It seems to be a new common comparison: Everyone likes the oh-so-socialist concept of the fire department. And it's just like universal health care! How in the world could you be against firemen, with their washboard abs and pinup calendars and fancy trucks and cute spotted dogs. They're the same damn thing as socialized medicine, so just get off your greedy bastard capitalist ass and pay up.
And to this I say: Non-sequitor much? They are exactly alike except that they're totally and absolutely different. In fact, they're different in so many ways that I'd have to attack them from multiple angles.
Let's be frank here. Health care insurance is -- well, insurance. Insurance is nothing more than a business contract where you (theoretically) enter on your own free will. You spread risk among a pool of similar risks. You insure some asset -- and if you lose or damage that asset, the contract agrees to replace or repair it. In the case of health insurance, your asset is your absolutely most valuable one: your own self.
Fire fighting is disaster mitigation. An asset (such as a home) has encountered a serious disaster (a fire, obviously) and firemen (with washboard abs) show up to intervene and keep loss at a minimum. This may mean they save a house. Or it may mean they contain the fire to one house to keep it from spreading to the house next door.
Okay, come on. Let's think of another analogy that is more apropos that is similar to health insurance... Come on. It should be right there on the tip of your tongue. I'm practically giving it away. Still don't get it? Fire insurance, Einstein. Health insurance is to protecting your body as fire insurance is to protecting your house. Fire insurance is generally not considered a right (at least not yet). And fire insurance is not usually provided by the government with universal coverage. Why not? Because it's based on risk pools. Do you really want to pay your taxes in to a single universal pool where your house gets the same coverage (at the same premium) as the gasoline production plant across town? Your house -- worth maybe $200,000 -- versus a billion dollar petrochemical plant. Your house, where the chance of catching on fire are slim versus the plant that makes about 16 highly flammable materials. Why in the world would you not want to nationalize fire insurance and spread the risk for those poor petrochemical production folks?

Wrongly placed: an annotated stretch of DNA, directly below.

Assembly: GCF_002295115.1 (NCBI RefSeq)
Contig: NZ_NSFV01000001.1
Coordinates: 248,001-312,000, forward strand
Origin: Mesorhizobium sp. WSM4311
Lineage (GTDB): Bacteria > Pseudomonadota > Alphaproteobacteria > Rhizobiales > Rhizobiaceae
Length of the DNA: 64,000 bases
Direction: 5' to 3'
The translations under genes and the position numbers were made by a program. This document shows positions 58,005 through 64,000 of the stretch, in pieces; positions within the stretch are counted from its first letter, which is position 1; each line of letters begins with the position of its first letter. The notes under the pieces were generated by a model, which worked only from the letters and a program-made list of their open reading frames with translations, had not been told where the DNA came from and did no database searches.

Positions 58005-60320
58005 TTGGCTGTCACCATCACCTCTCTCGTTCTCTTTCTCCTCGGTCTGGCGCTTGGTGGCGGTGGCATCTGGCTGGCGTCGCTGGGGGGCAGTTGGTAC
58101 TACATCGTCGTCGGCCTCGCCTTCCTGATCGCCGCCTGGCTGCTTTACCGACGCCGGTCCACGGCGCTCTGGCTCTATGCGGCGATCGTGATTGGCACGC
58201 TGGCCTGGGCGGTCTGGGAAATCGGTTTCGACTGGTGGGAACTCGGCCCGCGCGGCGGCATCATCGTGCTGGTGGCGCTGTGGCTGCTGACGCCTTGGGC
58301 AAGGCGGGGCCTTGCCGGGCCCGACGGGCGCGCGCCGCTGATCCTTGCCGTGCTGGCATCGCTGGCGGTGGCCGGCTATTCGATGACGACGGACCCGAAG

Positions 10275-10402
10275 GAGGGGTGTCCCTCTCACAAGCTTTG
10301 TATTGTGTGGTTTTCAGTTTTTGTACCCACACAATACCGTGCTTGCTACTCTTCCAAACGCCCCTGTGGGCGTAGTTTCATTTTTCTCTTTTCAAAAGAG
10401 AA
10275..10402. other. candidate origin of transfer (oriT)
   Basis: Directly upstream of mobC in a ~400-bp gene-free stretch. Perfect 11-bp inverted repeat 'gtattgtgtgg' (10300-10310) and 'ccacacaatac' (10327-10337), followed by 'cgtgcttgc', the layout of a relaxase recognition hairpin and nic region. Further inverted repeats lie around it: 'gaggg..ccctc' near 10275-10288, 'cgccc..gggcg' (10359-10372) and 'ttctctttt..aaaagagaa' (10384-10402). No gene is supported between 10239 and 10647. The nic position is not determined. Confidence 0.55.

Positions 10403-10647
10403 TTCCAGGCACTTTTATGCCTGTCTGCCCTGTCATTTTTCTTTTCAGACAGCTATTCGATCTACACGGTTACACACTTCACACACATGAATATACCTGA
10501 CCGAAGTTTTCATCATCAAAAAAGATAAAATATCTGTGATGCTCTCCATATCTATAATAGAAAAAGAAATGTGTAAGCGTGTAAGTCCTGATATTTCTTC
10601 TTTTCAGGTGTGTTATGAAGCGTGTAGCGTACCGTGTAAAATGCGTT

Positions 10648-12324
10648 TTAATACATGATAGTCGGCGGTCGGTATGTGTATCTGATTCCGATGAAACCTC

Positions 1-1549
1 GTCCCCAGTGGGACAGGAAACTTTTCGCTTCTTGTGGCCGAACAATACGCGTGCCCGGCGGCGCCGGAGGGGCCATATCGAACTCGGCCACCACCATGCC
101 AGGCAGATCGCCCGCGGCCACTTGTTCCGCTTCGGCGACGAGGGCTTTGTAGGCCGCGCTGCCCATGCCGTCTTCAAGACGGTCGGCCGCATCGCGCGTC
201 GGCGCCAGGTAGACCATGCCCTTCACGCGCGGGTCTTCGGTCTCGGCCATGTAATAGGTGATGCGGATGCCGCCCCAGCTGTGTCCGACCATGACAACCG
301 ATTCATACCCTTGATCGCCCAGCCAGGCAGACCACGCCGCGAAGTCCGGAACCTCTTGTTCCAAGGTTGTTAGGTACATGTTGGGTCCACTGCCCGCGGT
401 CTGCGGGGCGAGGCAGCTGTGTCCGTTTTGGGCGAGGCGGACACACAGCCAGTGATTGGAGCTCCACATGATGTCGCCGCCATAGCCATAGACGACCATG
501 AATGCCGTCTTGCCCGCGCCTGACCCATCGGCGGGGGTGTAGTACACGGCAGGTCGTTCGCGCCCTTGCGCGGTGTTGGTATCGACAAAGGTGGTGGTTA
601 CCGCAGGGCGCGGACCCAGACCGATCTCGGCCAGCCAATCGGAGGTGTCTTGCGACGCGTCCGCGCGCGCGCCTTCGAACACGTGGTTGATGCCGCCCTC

If you really, really must draw an analogy to a fire department, the true analogy is a health department... You know, those folks that talk about washing your hands and give out restaurant scores -- not fricking nationalized health insurance. If you want an analogy to a fireman (with washboard abs) you'd be better off comparing him to a doctor or a nurse.
The problem of scale
And the analogy suffers from a severe problem of scale -- as if you finally agree your child can have a hamster and come home to find she's made a pet of a goddamn elephant. A fire department is a small, localized unit with a very defined task. Nationalized health care is an enormous undertaking on the federal level. It's a health program brought to you by the same health geniuses that brought you the food pyramid and the lipiphobic high carbohydrate diet that's turned us all into walking heart attacks while avoiding any semblance of science it can possibly avoid.
And why, oh why, do we think that because fire departments are operated in a socialist manner (assuming that really was true) that this would mean everything else in our lives should operate this way? Why not suggest the opposite? "The current mass of government regulation and intervention has totally trashed the business of health care. We should restructure fire departments in a way to totally avoid making this mistake. They should be paid for in a 100% voluntary manner." Add in our scale problems and the "it works for a fire department, so it must work for an enormous nationwide health care system" is sort of the same argument as "this fire in the fireplace looks pretty, why don't we set the whole house on fire?"
...if we did that, maybe those firemen would show up and we'd get to see their washboard abs.